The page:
Dear Chicago Poetry Scene,
Once again (days before the Printers Row Lit Fest) it is that one week of the year during which anyone I know cares about what that little free magazine that you line your birdcages with, NewCity, has to say. I'm sure everyone on the "Lit 50: Who Really Books in Chicago 2011" list is fully deserving in their own way, and I'm not trying to take anything away from them, but come on: the list is a complete joke.
This year's Lit 50 is simply a generic list of just about every editor, publisher, bookstore owner, academic chair and organizational head that the folks at NewCity could think of without giving it much thought. It is a list of 47 Caucasians, two African Americans (if you guessed the obvious, Haki Madhubuti and Quraysh Ali Lansana, you're right), and one single Latina / Hispanic (Moira Pujols of Contratiempo). I find it especially shocking that Erica Hilton of Poetry Center of Chicago--an organization that has barely hosted a half dozen events in the last three years--is included on this list, but Kimberly Dixon of Guild Complex--an organization that consistently sponsors lit programming, including a monthly bilingual poetry series--is not included on the list. It couldn't be that a few years back, the previous chair of the Guild criticized the very same list for not being inclusive enough, could it? Of course it could! And let's get my personal beef out of the way: the reason that I've never been included on the list couldn't date back some eighteen years to when the publication I worked for, Letter eX, criticized NewCity, could it? Well, let me stop there before Ray Bianchi accuses me of being nothing but a self promoting hack again.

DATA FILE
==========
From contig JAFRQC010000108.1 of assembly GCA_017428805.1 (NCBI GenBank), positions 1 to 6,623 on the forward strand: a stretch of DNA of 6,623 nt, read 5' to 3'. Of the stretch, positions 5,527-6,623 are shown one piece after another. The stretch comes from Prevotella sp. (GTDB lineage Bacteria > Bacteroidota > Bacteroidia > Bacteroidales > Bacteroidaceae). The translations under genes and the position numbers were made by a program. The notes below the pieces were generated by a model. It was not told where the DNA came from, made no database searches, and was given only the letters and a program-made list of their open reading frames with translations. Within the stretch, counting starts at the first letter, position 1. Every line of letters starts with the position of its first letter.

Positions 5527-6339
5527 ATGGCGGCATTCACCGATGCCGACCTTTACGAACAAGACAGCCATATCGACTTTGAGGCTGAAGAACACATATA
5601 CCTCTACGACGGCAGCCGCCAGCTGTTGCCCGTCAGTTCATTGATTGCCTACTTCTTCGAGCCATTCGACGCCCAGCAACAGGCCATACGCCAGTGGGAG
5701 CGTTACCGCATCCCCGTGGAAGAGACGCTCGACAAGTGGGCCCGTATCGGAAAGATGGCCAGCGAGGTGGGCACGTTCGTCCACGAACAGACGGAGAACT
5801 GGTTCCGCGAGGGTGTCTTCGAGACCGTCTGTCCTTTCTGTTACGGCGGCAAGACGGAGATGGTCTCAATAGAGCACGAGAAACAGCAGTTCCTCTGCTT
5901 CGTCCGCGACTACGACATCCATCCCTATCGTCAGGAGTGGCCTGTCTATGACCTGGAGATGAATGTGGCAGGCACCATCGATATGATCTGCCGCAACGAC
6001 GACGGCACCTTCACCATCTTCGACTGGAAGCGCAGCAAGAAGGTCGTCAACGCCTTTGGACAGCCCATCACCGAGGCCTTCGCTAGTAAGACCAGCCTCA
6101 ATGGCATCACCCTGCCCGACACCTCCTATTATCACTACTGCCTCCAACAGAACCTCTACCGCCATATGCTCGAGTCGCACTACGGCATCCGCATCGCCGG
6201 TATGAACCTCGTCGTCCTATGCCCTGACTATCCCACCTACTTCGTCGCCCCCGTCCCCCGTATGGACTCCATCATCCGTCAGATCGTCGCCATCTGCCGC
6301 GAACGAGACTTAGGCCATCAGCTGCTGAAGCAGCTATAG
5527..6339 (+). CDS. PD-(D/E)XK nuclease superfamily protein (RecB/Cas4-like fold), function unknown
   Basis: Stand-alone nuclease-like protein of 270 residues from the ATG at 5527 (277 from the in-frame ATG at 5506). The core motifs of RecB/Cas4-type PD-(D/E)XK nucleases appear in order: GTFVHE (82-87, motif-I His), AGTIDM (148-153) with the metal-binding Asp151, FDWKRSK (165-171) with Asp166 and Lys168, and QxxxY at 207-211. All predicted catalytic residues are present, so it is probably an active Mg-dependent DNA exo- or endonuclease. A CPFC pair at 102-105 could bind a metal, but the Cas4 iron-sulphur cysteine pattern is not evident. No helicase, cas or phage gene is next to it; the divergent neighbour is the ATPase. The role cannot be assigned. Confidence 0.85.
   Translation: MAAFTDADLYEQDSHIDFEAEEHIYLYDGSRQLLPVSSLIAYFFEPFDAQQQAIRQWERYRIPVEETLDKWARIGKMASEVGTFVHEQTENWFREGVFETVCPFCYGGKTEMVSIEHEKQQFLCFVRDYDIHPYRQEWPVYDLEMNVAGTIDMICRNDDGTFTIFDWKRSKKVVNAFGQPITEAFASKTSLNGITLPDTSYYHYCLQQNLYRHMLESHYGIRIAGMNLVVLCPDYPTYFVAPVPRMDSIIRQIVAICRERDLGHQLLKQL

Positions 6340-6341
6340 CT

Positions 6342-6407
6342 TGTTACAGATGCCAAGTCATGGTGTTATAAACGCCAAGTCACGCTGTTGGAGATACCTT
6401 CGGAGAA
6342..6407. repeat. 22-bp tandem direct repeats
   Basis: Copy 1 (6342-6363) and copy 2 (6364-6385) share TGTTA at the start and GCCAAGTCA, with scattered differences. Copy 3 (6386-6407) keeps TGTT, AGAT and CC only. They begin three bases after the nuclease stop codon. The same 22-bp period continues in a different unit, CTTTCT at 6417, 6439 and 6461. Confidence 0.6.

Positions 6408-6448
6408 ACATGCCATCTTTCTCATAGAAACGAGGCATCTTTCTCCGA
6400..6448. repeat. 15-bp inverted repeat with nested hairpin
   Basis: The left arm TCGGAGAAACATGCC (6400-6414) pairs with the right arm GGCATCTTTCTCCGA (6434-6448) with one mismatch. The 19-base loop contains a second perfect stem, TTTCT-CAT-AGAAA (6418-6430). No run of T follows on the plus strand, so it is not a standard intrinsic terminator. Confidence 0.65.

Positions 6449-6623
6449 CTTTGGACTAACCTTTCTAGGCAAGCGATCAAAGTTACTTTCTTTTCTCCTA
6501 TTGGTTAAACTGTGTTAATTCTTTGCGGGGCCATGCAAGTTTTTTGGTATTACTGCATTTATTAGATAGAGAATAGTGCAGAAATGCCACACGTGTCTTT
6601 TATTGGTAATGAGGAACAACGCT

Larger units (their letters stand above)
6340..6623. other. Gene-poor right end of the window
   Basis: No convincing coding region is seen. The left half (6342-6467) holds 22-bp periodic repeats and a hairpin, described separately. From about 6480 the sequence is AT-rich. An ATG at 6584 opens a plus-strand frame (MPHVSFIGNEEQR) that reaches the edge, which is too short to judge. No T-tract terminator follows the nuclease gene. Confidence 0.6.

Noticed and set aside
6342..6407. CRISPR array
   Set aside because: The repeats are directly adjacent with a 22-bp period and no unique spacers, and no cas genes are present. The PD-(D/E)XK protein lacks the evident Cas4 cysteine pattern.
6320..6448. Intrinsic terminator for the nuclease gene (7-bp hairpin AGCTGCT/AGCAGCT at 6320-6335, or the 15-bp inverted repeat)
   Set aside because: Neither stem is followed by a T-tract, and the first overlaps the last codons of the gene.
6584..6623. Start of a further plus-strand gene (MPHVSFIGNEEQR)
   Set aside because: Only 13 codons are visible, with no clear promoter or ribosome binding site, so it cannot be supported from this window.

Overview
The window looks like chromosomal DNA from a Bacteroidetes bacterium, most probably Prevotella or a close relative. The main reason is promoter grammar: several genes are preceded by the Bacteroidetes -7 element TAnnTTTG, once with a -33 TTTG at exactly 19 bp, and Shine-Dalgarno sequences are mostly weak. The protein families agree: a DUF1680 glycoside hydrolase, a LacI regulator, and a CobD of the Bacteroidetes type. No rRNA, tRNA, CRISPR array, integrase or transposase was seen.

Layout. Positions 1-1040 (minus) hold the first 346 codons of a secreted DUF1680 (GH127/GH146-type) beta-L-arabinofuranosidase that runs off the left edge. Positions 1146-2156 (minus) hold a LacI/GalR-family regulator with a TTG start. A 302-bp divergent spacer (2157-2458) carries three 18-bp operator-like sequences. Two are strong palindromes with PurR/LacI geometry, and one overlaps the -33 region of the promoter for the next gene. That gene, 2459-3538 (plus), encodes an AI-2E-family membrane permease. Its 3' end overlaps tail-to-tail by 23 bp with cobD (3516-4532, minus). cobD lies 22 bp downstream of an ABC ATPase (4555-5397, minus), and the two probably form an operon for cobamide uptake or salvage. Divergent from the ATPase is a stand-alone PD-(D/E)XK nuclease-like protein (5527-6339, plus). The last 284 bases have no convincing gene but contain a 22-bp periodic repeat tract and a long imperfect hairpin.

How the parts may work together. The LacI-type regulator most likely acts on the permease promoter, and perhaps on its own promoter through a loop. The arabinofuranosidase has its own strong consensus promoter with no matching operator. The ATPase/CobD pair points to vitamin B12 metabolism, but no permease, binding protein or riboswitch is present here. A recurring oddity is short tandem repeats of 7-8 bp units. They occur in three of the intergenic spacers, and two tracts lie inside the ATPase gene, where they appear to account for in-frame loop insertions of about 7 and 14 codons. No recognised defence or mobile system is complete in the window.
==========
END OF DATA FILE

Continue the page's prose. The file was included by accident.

The NewCity list is a clear representation of how Chicago's lit scene has been gentrified and whitewashed. It is truly a racist list that concentrates entirely on a nepotistic "industry" and ignores Chicago's neighborhoods and grassroots scene. It's not surprising that, in the opening statement, The Poetry Foundation is hailed in a paragraph that begins with the word "Power," because this list is designed to reverse the power structure established during decades of grassroots networking, to literally take the power away from the people and hand it back to the Ivory Tower. "Not only can we claim Poetry Magazine, the premier publication of its kind anywhere, but its wealthy sibling the Poetry Foundation will open a whole building dedicated to the form later this month," says New City. As an afterthought it continues, "Plus, this is the town that created the Poetry Slam as well as Louder Than a Bomb, the largest teen slam anywhere."